In a break-up worthy of a Hollywood political script, U.S. Rep. Mark Sanford and Argentine fiancee Maria Belen Chapur have called off their engagement, with the congressman now publicly casting much of the blame on the lingering divorce friction with his ex-wife Jenny Sanford.
"No relationship can stand forever this tension of being forced to pick between the one you love and your own son or daughter, and for this reason Belen and I have decided to call off the engagement," according to a lengthy posting on Sanford's Facebook account late Friday afternoon.
"Maybe there will be another chapter when waters calm with Jenny, but at this point the environment is not conducive to building anything given no one would want to be caught in the middle of what's now happening."
The Facebook entry came as the latest Sanford vs. Sanford legal showdown is scheduled to be in Charleston County Family Court on Monday morning.
Mark Sanford did not return a phone message. "We have no further statement at this time," his Washington, D.C., press office said in an email to The Post and Courier.
Jenny Sanford also did not respond to a request for comment. But her attorney questioned the sincerity of the posting, which came shortly after he had made his own request for a gag order to cover the case.
"Mr. Sanford's Facebook post directly contradicts his filing in court today (before he posted on Facebook) wherein he requested a gag order regarding this case for, as he stated, 'the protection of our sons,' " attorney Marie-Louise Ramsdale said.
"Apparently, he only wants a gag order after he has publicly laid out his position and disparaged my client - what he claimed she would do to him."
In his writing Friday, Sanford said he felt an obligation to report on the divorce to his constituents because the case has become so public. He accused his ex-wife of initiating a pattern of court filings "almost as clock work" meant to harass him during the past 41/2 years.
"Unfortunately there has been either the threat of lawsuit or actual lawsuit about every six months," he said.
Unlike the first go-round in their divorce case, Mark Sanford said he will have legal representation.
"I will instruct them not to fight back, to work to de-escalate and defuse and to look for measured justice and an end to controversy," he wrote.
Sanford's public airing of his divorce position continues the most spectacular of political story lines in recent state history. The broken engagement with Chapur ends the relationship he launched when he was the married governor of South Carolina. It was highlighted by the exposure of his secret flight to Argentina to meet with her in what became a euphemism for "Hiking the Appalachian Trail."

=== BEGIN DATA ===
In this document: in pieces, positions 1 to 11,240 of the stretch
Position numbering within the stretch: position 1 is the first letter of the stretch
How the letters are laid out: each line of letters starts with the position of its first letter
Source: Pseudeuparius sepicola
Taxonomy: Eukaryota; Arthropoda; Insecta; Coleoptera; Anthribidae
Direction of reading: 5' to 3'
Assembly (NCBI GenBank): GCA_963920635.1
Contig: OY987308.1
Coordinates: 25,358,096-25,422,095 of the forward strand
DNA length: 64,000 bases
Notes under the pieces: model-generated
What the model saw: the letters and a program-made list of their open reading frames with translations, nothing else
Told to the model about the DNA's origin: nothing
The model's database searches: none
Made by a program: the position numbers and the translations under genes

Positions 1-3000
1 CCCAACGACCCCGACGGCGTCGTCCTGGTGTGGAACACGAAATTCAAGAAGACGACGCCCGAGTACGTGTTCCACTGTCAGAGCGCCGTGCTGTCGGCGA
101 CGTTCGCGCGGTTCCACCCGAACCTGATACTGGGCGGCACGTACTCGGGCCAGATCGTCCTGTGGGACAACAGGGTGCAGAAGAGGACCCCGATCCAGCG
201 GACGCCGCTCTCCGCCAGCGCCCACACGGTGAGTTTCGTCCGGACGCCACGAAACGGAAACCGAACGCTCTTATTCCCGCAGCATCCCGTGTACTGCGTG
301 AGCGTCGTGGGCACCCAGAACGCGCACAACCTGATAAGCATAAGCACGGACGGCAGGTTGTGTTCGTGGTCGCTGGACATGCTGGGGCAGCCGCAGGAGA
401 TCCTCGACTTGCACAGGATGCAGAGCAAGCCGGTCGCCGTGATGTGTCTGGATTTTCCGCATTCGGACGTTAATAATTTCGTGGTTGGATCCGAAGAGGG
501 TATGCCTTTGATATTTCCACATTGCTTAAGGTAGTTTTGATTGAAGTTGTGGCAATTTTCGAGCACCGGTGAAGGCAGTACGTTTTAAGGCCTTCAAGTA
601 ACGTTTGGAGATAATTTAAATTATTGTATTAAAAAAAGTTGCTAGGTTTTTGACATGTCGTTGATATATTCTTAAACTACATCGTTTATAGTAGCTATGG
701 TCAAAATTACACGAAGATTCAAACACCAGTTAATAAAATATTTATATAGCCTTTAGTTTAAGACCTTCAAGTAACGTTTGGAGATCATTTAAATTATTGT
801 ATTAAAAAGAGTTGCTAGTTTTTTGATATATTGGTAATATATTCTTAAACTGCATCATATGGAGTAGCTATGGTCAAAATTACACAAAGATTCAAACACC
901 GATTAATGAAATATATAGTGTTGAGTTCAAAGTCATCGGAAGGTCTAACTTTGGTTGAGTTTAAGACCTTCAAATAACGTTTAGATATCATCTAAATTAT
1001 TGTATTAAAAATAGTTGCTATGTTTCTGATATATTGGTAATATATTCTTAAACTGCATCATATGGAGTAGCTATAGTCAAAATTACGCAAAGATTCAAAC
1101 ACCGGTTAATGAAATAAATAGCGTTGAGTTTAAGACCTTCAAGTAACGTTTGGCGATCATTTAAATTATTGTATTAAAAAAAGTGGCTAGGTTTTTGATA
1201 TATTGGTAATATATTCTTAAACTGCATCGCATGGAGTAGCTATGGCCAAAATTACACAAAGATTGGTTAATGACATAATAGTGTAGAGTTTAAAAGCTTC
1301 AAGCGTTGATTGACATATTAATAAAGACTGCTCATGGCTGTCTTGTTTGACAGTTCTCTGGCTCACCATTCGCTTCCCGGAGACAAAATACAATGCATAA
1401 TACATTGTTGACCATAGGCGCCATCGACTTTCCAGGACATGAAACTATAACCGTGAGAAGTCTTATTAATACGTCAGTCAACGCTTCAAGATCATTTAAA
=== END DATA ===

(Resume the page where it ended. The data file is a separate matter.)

While Jenny Sanford soon divorced him, his political career survived after the affair was exposed. The new couple became engaged and he returned to politics last year as the 1st Congressional District's newly elected GOP representative.
However, the divorce case re-escalated this month after his ex-wife filed papers seeking to enact limits on Mark Sanford's access to their youngest son, saying that a "substantial change of circumstances" had developed.
Among the new conditions she wanted imposed was that their 16-year-old not be exposed to an overnight guest of the opposite sex by either adult, and that neither be allowed to take illegal or unprescribed prescription drugs or "excessive amounts of alcohol" while responsible for his care. She also requested that a guardian be appointed for the teen.
In his Facebook posting, Sanford slammed the innuendo that he had ever dabbled in illegal drugs of any kind.
"On this one, all I can ask is that you talk to anyone who has seen or known me over my entire 54 years in the Low Country," he wrote. "I have never taken any illegal drug in my life. I did not drink in high school or college and though I do drink now, my consumption is so limited that my friends give me a hard time about it. I will have but one beer or two when out at a social occasion."
He also characterized their financial split as designed to hit him deep in his family roots.
"She wanted a certain financial number that I didn't have, and so I gave her pieces of our family farm that my dad and mom assembled in the 1950s and '60s. They were obviously not 'marital assets' normally divided in a divorce, but the only way I could manage to get to her number," he said.
As far as overnight guests of the opposite sex, Sanford denied ever exposing his youngest sons to such a situation. But he accuses his ex-wife of doing so.
"Though Jenny herself has certainly not lived up to this clause it is clearly aimed at me given near everyone knows about Belen and in that regard it seems designed to create intrigue where none exists," he wrote.
Reach Schuyler Kropf at 937-5551.